Cook County Does It Again

Cook County, in many ways, leads the country in extending laws which can be said to protect workers. While employers may certainly debate the worthiness of these various laws, they continue to be passed. By way of example, recently Cook County passed a law requiring employers to grant vacation days to their workers. However, even more recently Cook County passed an ordinance called the Starting Wage Ordinance which goes into effect on July 1, 2017.

Beginning July 1, 2017, workers in Cook County are required to be paid a starting wage of $10.00 per hour. From July 1, 2018, and every year thereafter through July 1, 2020, the starting wage will increase $1.00 per hour per year. On July 1, 2021, in addition to rising by another $1.00 per hour, the starting wage will go up by the Consumer Price Index (“CPI”) which is capped at 2.5%. Every year thereafter, commencing July 1, 2022, the starting wage will increase by the CPI.

As to tipped employees, immediately upon passage of the ordinance, or now, tipped employees in Cook County must be paid $4.95 plus $1.00 per hour. Beginning July 1, 2017, this starting wage becomes $4.95 plus the CPI.

Notwithstanding these increases, should the unemployment rate in Cook County be equal to or greater than 8.5% then there would be no increase. This would make sense from an economic standpoint: if employers are unable to hire workers, then there is no point in having them be assured of a certain wage.

There are some exemptions to the ordinance and to whom it applies. Employees that are in training are only required to be paid Illinois’ training wage of $7.75 per hour for their first 90 days of employment. Minors under the age of 18 can be paid the Illinois’ teen wage of $7.75 per hour during their employment. Additionally, the State Director has the ability to determine a lower wage for persons with certain deficiencies and learners.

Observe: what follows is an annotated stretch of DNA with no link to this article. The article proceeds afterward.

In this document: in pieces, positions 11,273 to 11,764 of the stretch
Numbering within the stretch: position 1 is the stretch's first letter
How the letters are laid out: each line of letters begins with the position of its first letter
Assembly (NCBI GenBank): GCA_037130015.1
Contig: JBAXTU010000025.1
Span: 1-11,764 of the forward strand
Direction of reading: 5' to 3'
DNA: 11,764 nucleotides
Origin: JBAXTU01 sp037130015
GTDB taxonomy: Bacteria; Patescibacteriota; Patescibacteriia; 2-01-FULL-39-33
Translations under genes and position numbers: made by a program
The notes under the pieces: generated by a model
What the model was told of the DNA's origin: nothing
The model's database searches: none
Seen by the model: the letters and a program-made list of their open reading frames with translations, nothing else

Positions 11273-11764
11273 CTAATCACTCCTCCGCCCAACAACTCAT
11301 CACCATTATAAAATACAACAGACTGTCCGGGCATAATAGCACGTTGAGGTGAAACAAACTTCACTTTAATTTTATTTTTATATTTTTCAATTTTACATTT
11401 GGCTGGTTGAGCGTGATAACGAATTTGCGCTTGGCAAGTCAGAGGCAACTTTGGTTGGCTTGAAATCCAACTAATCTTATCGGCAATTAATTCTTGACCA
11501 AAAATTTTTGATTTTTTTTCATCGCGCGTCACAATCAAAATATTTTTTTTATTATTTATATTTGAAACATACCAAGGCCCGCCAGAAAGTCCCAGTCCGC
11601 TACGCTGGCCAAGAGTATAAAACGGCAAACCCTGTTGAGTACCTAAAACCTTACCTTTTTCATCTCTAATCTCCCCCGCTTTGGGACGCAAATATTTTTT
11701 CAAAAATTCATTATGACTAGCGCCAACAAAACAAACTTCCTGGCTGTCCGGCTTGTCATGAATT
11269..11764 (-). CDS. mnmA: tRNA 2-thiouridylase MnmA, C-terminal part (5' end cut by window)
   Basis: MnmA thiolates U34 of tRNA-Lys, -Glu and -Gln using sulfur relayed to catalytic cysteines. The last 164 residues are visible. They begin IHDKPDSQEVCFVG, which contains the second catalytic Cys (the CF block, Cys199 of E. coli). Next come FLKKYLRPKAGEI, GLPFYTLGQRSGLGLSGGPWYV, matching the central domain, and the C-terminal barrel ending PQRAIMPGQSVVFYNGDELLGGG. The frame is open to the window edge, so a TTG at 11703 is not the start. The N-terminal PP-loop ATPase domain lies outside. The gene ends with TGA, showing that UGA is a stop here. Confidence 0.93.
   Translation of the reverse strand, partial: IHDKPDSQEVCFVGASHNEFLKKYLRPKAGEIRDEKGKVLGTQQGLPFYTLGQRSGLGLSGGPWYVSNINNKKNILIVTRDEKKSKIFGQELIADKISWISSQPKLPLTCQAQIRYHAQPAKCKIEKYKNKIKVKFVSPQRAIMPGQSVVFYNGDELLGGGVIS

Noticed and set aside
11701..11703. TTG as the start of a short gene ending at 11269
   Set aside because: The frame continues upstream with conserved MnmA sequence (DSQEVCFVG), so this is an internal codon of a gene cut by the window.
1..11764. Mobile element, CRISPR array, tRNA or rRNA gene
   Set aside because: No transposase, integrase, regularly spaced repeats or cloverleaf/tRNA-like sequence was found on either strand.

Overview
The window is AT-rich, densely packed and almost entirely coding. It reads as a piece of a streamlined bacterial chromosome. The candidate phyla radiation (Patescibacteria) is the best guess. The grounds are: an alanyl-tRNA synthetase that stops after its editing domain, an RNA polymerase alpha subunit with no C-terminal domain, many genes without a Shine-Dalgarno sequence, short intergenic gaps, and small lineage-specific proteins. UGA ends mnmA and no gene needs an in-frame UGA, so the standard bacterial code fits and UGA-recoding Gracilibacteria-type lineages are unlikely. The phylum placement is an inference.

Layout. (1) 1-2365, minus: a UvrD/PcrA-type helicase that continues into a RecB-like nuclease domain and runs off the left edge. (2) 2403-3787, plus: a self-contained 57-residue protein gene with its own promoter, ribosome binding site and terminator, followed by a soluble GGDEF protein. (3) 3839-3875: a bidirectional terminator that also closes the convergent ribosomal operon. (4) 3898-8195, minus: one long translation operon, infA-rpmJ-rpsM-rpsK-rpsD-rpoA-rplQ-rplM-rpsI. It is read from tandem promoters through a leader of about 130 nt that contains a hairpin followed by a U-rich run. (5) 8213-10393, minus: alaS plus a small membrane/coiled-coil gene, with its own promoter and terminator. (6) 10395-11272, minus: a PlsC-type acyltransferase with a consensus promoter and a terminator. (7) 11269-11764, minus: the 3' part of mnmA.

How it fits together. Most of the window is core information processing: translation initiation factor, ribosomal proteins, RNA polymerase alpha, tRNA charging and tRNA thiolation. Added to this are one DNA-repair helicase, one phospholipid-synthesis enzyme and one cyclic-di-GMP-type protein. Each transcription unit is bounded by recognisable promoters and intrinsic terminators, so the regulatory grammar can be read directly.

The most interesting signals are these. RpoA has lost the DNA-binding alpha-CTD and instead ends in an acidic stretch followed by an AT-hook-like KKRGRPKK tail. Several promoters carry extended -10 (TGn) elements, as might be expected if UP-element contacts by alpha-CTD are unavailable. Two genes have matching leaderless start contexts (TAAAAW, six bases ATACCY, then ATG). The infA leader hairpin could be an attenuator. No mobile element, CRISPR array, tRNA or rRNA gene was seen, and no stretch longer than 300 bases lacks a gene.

Finally, in recognition of the many unionized workers in Cook County, the ordinance has no effect on current collective bargaining agreements but the starting rate implement by the ordinance will probably be used as a starting point in the negotiation of future collective bargaining agreements.

Under the ordinance, employers must provide notice to each of its employees regarding the enactment of the ordinance by posting the information and also by putting the information in each employee’s first paycheck when the starting wage goes into effect or changes. The ordinance will be enforced by the Cook County Commission on Human Rights which has the ability to levy fines against employers in a minimum amount of $500 and a maximum amount of $1,000 for each violation of the ordinance. Further, employees have a private right of action against, or can sue, their employers who are in violation of the ordinance in which they can seek treble, or triple damages, against their employers for violations of the ordinance.

Employers applying for a license or tax exemption in Cook County must verify they are in compliance with the ordinance. Should an employer not be in compliance with the ordinance, they can be barred from entering into a contract with Cook County for a period of five years.

Employers are advised to take whatever action is necessary to be in compliance with this new ordinance both now, for tipped workers, and beginning July 1, 2017, when the starting wage provisions go into effect. As set forth in the ordinance, the penalties for non-compliance can be severe. If you have questions regarding this ordinance, please feel free to contact me at lziebell@lavellelaw.com or 847-705-7555.